co-pastor with his father, and, after his To add one more, a nice "Hymn for

removal, became sole pastor. He was a Child," written, he says, at the request much blest in his labours, and was a of the wife of his intimate friend, Rev.

shining light as a devoted preacher in Andrew Fuller, for her little daughter

the town and the country around. He Sarah, who died May 30th, 1786, aged became the intimate friend of such men six years and a half

as John Newton and T. Scott, and the “Lord, teach a little child to pray,

earnest co-adjutor of the noble founders. Thy grace betimes impart,

of the Baptist Mission to India in all And grant Thy Holy Spirit may

its early struggles and discouragements, Renew my infant heart.”

so that he stands with Carey, Fuller,

Sutcliffe, and Pearce in the foremost John Ryland was born in 1753 at the rank of “ Baptist Worthies.” rectory house at Warwic in which The year 1793 witnessed a great town his father of the same name was change in his career. At that time a Baptist minister and kept a seminary, Bristol was the only Baptist College in till he removed to Northampton in

England, and required a president in 1759, where he laboured with some connection with the pastorate of Broademinence as a preacher, an author, and mead Chapel in that town. Classical a scholar for twenty-seven years, until learning was then rare in the denomina1786, when he went to Enfield, where tion, and it was at once generally conhe died in 1792, aged sixty-nine. Mrs. sidered that no one could be found so Rylands was a pious mother, and qualified for the_united important trained her children in the fear of God. offices as was Mr. Ryland. They were His father was so fond of languages affectionately offered and earnestly that he taught his son Hebrew when earnestly pressed on him, till, with but a child, who was so apt in learning great reluctance and the sorrow of his that often has been told the facts people, he felt it his duty to accept, it (almost incredible but for proof) that which he did to the great relief of all when only five years old he read and interested. Nor was the judgment translated from Hebrew the twenty- wrong, as the responsible duties were third Psalm to the celebrated James faithtully fulfilled by him for thirty Hervy, who lived near, and, to his years with the manifest tokens of the father's great delight, who recorded blessing of God and the profit of many. respecting his child's subsequent pro- Not only in the western city, no ficiency in Greek :-"Finished reading minister was better known or appreand translating the whole Greek Testa- ciated ; but in continual services far and ment, Saturday, December 12th, 1761, near, no one was in more request for in eight months and twelve days. Aged services of all kinds, which he was eight years and ten months.” [!!] always ready to fulfií. Among these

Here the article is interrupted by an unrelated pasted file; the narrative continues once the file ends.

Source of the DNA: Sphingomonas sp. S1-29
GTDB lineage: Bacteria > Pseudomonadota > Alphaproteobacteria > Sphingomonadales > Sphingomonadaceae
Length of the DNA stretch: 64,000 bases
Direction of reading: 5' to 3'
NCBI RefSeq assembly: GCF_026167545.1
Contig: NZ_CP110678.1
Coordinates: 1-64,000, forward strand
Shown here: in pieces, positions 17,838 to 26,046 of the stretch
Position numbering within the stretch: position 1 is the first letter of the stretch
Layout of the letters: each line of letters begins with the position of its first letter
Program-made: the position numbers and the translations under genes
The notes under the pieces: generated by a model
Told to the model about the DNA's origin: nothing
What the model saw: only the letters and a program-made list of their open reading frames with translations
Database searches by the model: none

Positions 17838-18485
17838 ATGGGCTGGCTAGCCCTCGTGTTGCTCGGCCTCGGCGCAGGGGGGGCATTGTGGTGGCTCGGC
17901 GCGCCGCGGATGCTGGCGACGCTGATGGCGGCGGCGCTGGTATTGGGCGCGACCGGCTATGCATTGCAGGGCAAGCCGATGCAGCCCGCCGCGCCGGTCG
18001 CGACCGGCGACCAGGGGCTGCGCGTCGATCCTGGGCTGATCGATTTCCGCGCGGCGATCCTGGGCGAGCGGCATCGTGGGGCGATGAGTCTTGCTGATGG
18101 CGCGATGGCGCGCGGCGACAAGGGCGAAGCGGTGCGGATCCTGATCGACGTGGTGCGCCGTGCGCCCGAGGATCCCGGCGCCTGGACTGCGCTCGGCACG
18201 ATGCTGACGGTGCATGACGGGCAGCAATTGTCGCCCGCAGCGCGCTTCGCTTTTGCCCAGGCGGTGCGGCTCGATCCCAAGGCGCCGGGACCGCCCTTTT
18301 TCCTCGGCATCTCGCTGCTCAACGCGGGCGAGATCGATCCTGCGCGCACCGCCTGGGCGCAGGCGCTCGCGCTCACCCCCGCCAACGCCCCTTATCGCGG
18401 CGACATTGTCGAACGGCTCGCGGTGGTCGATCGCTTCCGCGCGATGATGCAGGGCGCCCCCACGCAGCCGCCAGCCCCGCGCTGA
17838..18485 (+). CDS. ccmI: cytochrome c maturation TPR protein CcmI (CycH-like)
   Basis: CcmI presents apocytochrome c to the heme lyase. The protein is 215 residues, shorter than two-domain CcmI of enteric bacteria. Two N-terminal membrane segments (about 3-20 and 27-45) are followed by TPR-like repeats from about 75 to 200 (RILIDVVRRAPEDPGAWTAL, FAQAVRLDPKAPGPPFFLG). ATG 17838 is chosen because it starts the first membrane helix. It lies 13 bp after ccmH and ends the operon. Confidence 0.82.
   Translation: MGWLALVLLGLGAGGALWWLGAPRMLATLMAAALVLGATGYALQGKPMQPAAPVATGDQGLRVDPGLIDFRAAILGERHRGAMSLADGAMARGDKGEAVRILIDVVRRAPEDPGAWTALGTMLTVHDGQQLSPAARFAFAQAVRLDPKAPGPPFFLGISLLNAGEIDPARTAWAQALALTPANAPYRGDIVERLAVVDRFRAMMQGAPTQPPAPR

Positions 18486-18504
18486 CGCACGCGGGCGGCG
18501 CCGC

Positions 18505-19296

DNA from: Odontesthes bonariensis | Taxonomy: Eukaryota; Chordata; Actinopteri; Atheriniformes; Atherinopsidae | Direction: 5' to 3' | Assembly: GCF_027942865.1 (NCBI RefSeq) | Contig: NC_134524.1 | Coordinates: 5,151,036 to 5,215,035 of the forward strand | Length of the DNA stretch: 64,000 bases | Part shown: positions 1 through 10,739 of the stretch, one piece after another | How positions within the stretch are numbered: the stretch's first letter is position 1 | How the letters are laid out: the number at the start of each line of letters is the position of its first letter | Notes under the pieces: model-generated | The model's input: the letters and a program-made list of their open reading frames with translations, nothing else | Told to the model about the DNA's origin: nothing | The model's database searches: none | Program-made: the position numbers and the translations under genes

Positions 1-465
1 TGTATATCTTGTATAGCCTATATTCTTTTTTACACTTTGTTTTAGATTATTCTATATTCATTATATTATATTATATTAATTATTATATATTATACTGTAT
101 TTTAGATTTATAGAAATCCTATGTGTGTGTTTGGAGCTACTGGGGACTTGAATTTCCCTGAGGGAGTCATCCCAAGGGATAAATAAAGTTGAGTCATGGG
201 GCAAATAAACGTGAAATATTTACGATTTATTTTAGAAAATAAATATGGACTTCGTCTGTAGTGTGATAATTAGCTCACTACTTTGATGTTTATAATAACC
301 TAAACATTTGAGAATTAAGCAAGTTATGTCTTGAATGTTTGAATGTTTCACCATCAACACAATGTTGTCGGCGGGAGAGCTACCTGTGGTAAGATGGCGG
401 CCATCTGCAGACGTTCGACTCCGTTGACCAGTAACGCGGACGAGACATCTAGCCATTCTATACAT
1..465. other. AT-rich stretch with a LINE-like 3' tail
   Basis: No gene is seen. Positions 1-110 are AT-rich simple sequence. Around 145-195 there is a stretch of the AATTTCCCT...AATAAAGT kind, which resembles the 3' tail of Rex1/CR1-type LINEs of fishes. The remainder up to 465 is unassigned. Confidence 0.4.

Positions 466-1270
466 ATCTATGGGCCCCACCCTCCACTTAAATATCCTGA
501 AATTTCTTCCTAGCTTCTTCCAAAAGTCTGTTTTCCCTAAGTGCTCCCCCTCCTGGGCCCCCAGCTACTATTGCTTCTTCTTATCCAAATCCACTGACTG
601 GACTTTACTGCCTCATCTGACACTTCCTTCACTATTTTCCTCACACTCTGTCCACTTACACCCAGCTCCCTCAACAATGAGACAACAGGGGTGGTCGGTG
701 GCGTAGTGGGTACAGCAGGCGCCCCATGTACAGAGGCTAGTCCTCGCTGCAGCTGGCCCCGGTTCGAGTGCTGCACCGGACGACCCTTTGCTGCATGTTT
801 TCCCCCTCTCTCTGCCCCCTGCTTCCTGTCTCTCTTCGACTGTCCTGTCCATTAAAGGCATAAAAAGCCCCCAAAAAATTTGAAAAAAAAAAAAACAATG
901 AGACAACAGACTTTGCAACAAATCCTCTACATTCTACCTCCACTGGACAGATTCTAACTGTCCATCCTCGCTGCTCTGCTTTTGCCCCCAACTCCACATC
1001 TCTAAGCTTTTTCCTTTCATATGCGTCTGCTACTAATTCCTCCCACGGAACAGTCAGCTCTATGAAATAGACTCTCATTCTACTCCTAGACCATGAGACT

But, better than human learning, he owned to having assisted at eighty John, the younger, early sought the ordinations in twenty years, wisdom from above. He was remark- Dr. Ryland was blest with a singular ably tender in his feelings, and often power for continuous public speaking, wept at the mention of the future and never appeared weary alter his punishment of the wicked ; and, follow. efforts. He used to say playfully that ing after holiness, said how “he wanted he could preach sermons all day long to be like Christ.” He recorded the without fatigue, if he were conveyed date and circumstances of his